I recently received this message from fellow artist John Delaney concerning his frustrations with promoting art group shows and attracting people.

promote art group showsI belong to an up and coming Art group in my town and for the past year we have been having public art shows once a month. The problem we are having is that we are having a difficult time to get the public to come out to our shows.

The past couple of months we made our monthly show a charity show where we were collecting food and clothing for a local food bank/shelter. And along with collecting those items we (the artist) were offering to donate anywhere from 20 to 50% of sales of the art shown.

Now we promoted all shows on every social network online, flyers hung up around town in area's that have a high amount of public activity and even shared show info with local papers and radio. Our most recent show, which was on a Saturday from 1 to 8 pm, didn't have any visitors at all. I'm at a loss as to how to get the public to come out to our shows. With the new year coming up I would like to change this problem and I'm open to any ideas. Any help you can offer in advise I would greatly appreciate it. 


John is doing many of the right things to promote the shows – having a charity fundraiser, promoting online, distributing flyers, and sharing it with local radio stations and newspapers, but even then not having any visitors. In such cases, it may be necessary to take a more direct advertising approach to attract more people – and even considering creating a larger unique art event. Ask yourself these questions.

What type of audience are you looking for?
Where do these people normally spend their free time? (recreational activities, restaurants, etc.) This will help you determine where to place emphasis for promotions.
Put yourself in their shoes. What would it take for you to skip your routine activities and leave the comfort of your home to visit any event?

Here are a few promotional ideas that may help. If anyone has any other ideas, please share them below in the comments.


Ideas for attracting more people to a group art exhibition event

  1. email listBuild an email list. If your group continually holds art shows, you can build this list more each time you host an event. Have a guestbook and include an heading there for email addresses.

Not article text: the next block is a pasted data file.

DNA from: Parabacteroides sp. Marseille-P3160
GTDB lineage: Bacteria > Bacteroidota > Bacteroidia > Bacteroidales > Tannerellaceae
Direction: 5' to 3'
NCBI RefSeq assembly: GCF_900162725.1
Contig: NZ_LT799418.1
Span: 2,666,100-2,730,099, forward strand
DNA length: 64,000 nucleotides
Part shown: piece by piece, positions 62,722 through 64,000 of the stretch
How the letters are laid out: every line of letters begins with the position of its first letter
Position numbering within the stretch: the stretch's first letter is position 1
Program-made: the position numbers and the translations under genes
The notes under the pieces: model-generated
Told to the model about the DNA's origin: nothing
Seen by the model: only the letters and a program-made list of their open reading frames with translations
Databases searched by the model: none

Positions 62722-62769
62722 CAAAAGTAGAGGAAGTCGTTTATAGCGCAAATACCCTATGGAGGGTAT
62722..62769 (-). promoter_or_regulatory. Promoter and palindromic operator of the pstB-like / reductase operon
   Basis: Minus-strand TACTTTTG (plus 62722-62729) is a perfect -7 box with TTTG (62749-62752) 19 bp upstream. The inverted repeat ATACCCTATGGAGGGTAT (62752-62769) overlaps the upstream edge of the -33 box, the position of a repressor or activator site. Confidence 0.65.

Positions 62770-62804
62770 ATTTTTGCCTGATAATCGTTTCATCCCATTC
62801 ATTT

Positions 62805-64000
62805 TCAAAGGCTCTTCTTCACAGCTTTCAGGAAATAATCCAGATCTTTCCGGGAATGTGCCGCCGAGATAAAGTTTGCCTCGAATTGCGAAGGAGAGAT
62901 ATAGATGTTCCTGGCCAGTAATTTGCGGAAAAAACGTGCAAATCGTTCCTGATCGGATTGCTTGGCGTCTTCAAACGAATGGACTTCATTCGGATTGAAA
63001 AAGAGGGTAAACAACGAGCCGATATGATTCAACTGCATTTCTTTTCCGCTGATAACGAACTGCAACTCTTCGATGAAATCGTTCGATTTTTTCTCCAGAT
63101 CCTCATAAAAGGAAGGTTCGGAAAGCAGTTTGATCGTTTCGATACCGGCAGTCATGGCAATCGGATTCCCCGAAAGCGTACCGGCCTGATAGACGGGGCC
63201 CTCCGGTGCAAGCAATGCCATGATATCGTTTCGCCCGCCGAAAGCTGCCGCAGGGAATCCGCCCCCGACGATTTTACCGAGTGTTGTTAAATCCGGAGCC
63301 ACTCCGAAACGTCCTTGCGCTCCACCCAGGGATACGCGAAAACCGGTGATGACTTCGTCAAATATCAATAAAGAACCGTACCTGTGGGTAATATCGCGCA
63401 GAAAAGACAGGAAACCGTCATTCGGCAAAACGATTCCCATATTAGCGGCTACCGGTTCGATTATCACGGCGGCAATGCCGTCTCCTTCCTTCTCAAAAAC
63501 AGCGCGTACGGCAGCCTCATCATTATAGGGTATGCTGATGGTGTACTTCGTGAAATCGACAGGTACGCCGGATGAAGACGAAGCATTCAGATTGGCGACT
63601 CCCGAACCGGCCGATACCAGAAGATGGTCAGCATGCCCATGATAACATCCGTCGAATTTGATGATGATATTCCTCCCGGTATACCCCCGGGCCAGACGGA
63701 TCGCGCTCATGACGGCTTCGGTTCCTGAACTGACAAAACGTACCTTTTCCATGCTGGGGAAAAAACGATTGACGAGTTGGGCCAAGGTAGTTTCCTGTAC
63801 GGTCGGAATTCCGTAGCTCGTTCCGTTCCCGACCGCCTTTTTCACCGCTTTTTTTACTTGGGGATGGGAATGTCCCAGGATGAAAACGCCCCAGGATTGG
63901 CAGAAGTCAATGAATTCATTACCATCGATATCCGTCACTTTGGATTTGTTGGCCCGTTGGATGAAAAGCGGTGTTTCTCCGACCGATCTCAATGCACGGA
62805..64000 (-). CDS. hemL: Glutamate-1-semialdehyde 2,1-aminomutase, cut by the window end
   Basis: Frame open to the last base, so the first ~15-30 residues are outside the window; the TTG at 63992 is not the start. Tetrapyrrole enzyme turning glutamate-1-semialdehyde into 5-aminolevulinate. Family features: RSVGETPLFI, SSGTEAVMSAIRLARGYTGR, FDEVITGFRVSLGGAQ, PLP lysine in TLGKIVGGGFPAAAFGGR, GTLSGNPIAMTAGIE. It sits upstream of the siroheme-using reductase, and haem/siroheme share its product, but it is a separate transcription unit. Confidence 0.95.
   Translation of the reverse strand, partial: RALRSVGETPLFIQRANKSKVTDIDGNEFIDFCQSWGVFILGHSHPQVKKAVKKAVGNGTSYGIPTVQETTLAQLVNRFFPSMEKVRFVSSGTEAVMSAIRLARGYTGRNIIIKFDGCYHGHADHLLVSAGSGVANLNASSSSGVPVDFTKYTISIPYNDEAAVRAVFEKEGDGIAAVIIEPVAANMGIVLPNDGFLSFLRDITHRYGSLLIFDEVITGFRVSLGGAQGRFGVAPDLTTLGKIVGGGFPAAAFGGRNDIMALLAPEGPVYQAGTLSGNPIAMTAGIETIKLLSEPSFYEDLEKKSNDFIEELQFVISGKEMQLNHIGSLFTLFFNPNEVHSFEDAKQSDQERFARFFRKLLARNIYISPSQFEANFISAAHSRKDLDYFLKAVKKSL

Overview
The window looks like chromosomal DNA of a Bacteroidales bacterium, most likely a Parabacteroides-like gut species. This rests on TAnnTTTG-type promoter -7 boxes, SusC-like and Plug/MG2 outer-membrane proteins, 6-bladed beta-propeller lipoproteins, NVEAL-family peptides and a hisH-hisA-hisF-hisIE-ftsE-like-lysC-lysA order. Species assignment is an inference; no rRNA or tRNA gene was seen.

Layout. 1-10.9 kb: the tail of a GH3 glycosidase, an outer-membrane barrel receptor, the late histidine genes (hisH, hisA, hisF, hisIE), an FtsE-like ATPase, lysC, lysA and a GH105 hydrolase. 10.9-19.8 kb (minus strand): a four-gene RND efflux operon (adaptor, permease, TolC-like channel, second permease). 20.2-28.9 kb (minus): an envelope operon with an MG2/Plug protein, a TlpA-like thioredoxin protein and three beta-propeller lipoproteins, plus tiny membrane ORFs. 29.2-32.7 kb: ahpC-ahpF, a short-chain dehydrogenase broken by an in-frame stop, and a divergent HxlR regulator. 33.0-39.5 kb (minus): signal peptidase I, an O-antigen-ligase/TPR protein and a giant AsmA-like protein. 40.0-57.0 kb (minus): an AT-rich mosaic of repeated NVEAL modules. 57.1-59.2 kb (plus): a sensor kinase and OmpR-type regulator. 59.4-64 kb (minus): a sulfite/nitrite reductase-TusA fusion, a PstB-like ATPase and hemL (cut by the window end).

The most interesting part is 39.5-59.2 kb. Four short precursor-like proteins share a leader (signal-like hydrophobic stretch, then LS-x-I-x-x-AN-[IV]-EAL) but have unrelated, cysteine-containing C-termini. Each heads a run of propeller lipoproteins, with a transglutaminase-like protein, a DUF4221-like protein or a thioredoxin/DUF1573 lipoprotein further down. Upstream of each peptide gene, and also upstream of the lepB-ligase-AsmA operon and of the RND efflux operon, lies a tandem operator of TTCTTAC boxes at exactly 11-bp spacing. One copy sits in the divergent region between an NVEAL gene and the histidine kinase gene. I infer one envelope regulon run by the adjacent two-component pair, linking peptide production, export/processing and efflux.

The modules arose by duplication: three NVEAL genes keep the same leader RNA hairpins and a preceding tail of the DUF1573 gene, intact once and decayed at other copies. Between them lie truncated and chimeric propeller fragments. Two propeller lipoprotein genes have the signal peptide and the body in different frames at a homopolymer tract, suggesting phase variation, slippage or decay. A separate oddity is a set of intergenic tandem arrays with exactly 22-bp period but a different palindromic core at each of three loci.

2. Advertise your art show well beforehand and built momentum with your promotions toward the end. Send out a reminder email to your list a week before, and 1-2 days before the event.

  3. Pay attention to other major events, art shows, movie openings and concerts happening around the same time. It’s best to hold the exhibition on a weekend when there is nothing else going on.

  4. Brand your art group with a unique name and logo. Choose something that is simple and easily recognizable.

  5. art showLocation of art show. Ensure the location can be easily found, and has adequate parking. A location near a shopping center and restaurants may work better than something more secluded.

  6. Create a theme around specific group exhibitions. If the exhibition is a charity event, the theme can center around this idea. An idea would be to ask all participants to create at least one artwork based on the theme. Certain themes may work better than others and appeal to broader audiences, such as world peace, environmental issues, events in the news, etc.

  7. Ask all art group members to promote the group show at their Facebook, Twitter, and their own email lists. To make it simpler and more convenient, send them a sample Facebook post and email message.

  8. Advertise the art exhibition in local newspapers, community channels, and radio.

  9. Write a press release and submit it to newspapers, TV stations and radio.

  10. finger foods art showHave plenty of refreshments and advertise this fact in your flyers.

  11. Create flyers and include all information about the event, including all participants. Spread your flyers all around town – coffee shops, businesses, community bulletin boards, bookstores, art schools, and more. Place emphasis on places related to your intended audience.

  12. As for art schools, post your flyer there, and ask for volunteers who will help in setup, organization, etc. – all of which will give them great experience.

  13. Create your own Website!Try to get corporate sponsorship from local businesses, who will advertise for you, or donate refreshments, etc.,  in exchange for their logo appearing on flyers.

  14. Have live entertainment at the group exhibition (preferably at least one performer who is well known). Some examples may be poetry readings, musicians, actors, and other performers. Ask them to promote the show as well, and mention their name in your flyers.

    You may also consider having multiple performers throughout the day, which could create an art festival type atmosphere. Each art show participant can have their own space of time in between performances for a talk about their artwork.